comply with EU requirements. Moreover, the EU insists that solutions to problems and reforms must be conceived by the accession
country itself not within the EU. So the process is decidedly handsoff. Has been decidedly hands-off, and solutions have been homegrown. The EU can point out what is wrong with a countrys laws,
but it cannot draft legislation to fix these problems.
Problems and solutions must come from the accession country. So
we see that this process even within the EU is not complete and
even if the issue of sovereignty is brought up in the end analysis
it is up to those countries to come up with these fixes, not the EU
or the EU commission. I might add while I am on the subject of
what the EU has not done and cannot do. The EU has no mechanism for civil society building or other traditional democracy promotion efforts in which the United States and other bilateral actors

as well as independent philanthropists have been engaged in post
Communist Eastern Europe.
The EUs preaccession funding and postaccession structural
funds are not geared toward NGO development, election monitoring, government oversight or human rights and promotion. So
this leaves large room for the continued action of other actors including the United States in this process as alluded to by Chairman Lantos and Dr. Gati.
Turning to the other institution of integration in this area,
NATO membership I think has been let us say a slightly more
mixed blessing for the countries of Central and Eastern Europe so
far than the EU. This might be a surprise, but I think it is definitely so. Symbolically and politically NATO membership has reinforced in very strong terms the linkage between Central Europe to
the Euro-Atlantic partnership region.
NATO membership has helped some of these countries modernize their forces, but it has also forced these countries to expend
more previous capital and minimal capital on the military than
perhaps they are really able to do so. In addition, being members
of NATO has thrust real responsibilities on these countries whereas during the time of the Warsaw pact these countries were called
upon relatively infrequently to make excursions into neighboring
countries, within NATO these countries have been forced to see the
world quite literally through their deployments in the Balkans,
Iraq and Afghanistan, where they face actual warfare and they
have suffered casualties.
I am not sure that this is what most of the Central and East European countries had in mind when they joined NATO in the first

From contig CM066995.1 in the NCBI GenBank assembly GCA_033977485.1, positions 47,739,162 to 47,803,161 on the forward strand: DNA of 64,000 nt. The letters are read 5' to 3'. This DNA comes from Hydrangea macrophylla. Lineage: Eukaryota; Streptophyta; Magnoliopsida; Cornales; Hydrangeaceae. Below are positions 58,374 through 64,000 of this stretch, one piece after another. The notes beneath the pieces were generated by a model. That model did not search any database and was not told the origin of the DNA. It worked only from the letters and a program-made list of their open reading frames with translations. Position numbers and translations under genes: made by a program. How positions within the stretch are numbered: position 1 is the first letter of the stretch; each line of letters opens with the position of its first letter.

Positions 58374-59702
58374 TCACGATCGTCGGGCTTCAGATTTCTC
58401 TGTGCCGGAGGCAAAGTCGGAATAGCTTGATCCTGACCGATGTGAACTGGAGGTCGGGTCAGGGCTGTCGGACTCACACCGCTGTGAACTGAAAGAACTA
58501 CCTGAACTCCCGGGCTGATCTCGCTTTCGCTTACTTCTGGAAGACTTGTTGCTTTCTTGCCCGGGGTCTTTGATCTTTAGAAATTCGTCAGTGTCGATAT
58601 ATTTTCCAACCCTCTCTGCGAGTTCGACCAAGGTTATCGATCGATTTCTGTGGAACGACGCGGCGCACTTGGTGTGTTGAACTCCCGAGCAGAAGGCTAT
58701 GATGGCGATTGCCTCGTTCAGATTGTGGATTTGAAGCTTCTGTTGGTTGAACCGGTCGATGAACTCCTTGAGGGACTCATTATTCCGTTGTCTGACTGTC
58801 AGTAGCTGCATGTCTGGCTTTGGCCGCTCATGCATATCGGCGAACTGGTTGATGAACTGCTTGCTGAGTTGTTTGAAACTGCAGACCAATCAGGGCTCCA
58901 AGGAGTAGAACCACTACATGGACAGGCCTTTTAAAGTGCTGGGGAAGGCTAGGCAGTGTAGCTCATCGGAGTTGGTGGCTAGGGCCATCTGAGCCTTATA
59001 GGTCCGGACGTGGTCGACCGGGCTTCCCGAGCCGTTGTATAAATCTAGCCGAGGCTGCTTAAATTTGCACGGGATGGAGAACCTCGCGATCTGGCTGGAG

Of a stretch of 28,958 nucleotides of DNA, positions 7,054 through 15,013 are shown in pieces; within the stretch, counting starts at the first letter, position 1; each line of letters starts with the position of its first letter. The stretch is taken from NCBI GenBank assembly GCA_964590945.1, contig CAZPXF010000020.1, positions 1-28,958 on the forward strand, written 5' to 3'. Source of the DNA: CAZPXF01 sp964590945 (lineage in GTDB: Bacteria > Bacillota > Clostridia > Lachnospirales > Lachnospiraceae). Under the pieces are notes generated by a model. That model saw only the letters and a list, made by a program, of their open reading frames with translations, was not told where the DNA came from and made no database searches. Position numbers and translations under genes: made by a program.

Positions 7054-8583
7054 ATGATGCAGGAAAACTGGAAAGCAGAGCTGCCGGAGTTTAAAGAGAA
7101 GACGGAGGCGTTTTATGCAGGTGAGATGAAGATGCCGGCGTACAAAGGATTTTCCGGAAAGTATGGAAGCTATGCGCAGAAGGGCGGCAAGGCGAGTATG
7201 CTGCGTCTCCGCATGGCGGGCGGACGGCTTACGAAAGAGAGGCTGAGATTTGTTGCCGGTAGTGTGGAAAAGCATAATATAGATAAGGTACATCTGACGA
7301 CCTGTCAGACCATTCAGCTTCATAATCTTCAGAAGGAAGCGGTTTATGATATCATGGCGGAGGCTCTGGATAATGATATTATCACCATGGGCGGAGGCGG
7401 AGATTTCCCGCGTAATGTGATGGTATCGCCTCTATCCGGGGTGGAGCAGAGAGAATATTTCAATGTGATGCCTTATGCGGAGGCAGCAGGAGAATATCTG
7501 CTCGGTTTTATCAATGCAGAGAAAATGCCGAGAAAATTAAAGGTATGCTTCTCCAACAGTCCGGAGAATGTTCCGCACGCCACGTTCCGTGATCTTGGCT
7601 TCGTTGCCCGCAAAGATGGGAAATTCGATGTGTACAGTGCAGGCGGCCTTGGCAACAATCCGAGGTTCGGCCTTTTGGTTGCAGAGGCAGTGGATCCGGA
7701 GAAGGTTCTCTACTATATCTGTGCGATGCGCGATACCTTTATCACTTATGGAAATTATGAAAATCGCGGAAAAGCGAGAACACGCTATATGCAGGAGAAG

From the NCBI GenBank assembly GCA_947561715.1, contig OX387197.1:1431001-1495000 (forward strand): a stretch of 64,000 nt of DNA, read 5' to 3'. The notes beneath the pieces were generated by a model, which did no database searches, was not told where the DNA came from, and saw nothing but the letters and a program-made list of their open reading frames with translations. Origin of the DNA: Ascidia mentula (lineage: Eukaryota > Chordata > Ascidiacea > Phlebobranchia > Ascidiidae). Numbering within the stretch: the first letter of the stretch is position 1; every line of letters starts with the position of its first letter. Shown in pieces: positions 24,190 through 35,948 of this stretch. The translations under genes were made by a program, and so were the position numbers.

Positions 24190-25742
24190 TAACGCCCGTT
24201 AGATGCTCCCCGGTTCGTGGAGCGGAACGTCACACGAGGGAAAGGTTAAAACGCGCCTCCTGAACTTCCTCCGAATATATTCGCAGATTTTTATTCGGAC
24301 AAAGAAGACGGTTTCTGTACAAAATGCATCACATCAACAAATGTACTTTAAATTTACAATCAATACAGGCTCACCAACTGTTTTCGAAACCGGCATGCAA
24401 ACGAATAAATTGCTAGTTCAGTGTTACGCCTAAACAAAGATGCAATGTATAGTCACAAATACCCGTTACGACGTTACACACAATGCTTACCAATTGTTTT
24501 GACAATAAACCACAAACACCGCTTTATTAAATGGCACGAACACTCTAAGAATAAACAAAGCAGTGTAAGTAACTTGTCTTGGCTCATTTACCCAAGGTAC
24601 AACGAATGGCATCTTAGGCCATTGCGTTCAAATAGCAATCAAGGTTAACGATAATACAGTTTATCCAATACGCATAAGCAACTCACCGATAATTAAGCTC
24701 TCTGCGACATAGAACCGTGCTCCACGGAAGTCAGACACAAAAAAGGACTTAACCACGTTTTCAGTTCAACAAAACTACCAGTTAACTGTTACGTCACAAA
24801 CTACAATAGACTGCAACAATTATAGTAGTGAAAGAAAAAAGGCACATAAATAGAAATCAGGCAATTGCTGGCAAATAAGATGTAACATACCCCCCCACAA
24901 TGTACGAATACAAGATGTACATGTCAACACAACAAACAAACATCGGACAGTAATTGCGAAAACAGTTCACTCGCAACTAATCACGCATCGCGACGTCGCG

place, and as Dr. Gati has said, the populations of these countries
are beginning to vocally oppose their governments unwavering
support for these United States missions, and future elections in
the region could certainly threaten future military cooperation
within NATO and with us.
The expansion of NATO to Central and Eastern Europe has also
brought new responsibilities to the United States, maybe future responsibilities but important ones. Now the United States has treaty obligations to defend these countries if they come under attack.
In 1989 and later it did not look like this was much of a problem,
but, however, with a resurgent Russia it is all of a sudden something that we need to take very seriously, although Russian military invasion of these countries is most unlikely. This is something
that we really need to pay close attention to because as I say now
it is no longer a matter of rhetoric and sponge throwing as it was
in 1956 in Hungary and 1968 in Prague.
I will conclude just with a few words about U.S. involvement in
the region. While this means that the European Union basically
will have the most important role in integrating and stabilizing
Central and Eastern Europe, the United States will continue to
have an enormous role to make an enormous impression and to retain a key responsibility in this region. We cannot dismiss Central
and Eastern Europe as a job well done, as someone here as already
said, and devote all of our attention and resources elsewhere.
The United States needs to learn that the solutions to the regions problems are long-term, difficult and complex. In this regard,

the United States needs to continue not only its support for the
countries of the region but its support for the continuation of
knowledge and expertise on this region in the United States, something of strong interest to my program.
Many outside the U.S. Government would be surprised to know
that as far as the United States Government is concerned Federal
support for the furthering of knowledge and expertise on the Central and European region know extends only to the countries of the